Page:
Like it or not, your credit score is one of the most critical numbers in your financial life. Financial institutions use it to measure your ability to take on debt and repay it. While it’s not a perfect measure of how you handle money, studies show it does have some predictive power when it comes to a borrower’s risk of defaulting on debt payments.
Lenders reward those with good credit scores with lower interest rates on home loans, better credit card offers, and even lower insurance premiums. During the 2008 financial crisis, one study noted that less than 1% of those with a 720 credit score or above defaulted on their debt. However, more than 30% of those with a score less than 600 fell behind on payments.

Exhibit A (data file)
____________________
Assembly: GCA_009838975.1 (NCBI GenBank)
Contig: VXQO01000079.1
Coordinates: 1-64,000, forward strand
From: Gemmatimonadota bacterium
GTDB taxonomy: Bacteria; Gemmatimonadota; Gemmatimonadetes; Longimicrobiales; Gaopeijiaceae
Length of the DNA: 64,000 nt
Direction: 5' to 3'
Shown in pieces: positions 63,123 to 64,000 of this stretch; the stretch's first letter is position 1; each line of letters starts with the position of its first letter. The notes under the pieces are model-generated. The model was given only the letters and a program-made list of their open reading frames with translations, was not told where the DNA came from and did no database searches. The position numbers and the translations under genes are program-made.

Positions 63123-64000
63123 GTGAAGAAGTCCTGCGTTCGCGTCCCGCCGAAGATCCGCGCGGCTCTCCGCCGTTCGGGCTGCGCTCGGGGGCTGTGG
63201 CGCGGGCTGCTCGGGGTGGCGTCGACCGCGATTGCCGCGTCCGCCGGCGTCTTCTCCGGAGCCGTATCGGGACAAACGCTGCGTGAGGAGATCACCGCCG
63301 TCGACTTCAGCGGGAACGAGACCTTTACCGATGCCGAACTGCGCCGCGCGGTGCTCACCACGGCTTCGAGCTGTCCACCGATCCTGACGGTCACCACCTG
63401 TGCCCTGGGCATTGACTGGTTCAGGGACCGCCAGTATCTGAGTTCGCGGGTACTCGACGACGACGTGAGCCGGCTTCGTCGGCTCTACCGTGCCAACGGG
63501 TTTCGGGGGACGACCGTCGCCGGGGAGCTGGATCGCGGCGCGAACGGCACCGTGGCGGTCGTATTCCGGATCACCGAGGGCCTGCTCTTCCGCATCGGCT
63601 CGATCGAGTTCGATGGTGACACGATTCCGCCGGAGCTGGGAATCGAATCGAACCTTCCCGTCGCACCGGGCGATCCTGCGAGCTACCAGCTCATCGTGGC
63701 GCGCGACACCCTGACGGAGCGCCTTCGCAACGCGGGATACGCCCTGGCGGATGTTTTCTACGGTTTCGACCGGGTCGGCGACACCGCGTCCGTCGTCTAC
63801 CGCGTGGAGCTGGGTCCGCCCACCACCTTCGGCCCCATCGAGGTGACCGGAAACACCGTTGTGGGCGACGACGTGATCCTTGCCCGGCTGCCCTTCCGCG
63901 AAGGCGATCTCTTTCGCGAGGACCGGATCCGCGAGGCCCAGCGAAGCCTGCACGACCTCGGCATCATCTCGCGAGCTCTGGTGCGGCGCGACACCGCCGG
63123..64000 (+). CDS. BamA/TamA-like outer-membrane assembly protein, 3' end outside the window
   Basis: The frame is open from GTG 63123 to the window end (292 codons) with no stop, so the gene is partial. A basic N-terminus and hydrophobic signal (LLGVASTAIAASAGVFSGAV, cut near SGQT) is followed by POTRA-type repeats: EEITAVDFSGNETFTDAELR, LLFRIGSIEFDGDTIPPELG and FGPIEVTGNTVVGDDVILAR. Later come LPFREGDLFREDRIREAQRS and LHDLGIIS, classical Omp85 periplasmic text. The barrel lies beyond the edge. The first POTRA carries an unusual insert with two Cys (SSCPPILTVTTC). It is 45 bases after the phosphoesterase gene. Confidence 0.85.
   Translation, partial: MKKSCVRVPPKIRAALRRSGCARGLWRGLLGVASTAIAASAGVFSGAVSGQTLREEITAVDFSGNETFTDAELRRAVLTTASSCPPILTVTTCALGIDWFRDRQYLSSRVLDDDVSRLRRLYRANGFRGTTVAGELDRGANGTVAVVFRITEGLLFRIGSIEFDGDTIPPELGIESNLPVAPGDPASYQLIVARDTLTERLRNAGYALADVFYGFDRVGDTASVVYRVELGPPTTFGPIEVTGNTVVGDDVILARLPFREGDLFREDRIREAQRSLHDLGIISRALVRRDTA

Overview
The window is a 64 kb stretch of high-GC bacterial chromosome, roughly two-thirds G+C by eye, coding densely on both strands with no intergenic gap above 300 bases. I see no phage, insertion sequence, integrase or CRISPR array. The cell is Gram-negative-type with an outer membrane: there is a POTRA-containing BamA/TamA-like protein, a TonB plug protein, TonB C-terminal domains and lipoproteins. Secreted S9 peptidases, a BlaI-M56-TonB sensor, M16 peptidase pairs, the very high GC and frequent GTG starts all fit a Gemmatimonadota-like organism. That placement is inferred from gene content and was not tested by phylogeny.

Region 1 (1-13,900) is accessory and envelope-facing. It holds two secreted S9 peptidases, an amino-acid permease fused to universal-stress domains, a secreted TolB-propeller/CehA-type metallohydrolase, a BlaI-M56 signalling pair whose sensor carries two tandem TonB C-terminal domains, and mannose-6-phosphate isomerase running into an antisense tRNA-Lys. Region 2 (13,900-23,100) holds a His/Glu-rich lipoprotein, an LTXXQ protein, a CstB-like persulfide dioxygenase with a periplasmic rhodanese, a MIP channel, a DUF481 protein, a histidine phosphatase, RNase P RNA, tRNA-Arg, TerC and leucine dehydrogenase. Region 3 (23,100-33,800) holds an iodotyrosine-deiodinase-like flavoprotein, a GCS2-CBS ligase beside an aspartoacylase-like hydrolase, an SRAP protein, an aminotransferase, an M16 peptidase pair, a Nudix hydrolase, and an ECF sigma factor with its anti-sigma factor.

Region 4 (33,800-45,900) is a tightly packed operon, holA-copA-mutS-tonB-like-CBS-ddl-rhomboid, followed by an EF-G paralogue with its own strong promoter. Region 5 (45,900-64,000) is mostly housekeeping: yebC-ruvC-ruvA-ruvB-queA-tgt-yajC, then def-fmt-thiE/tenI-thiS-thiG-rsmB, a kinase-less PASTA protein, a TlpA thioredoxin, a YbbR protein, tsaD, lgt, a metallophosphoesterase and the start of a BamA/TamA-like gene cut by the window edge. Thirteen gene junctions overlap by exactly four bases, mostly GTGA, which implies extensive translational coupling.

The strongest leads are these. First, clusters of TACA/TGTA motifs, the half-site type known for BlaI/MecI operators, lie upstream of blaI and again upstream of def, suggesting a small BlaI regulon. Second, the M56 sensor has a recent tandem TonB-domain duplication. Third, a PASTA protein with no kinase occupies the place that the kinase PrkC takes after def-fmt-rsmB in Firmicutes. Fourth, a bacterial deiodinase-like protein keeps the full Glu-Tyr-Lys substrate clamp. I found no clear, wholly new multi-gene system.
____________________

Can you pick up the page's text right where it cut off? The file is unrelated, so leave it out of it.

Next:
Fortunately, there are many ways to improve your credit score. Just like studying for the SAT, as long as you know what to focus on and are willing to put in a little effort, you can almost always achieve a higher score.
These seven credit building apps can help.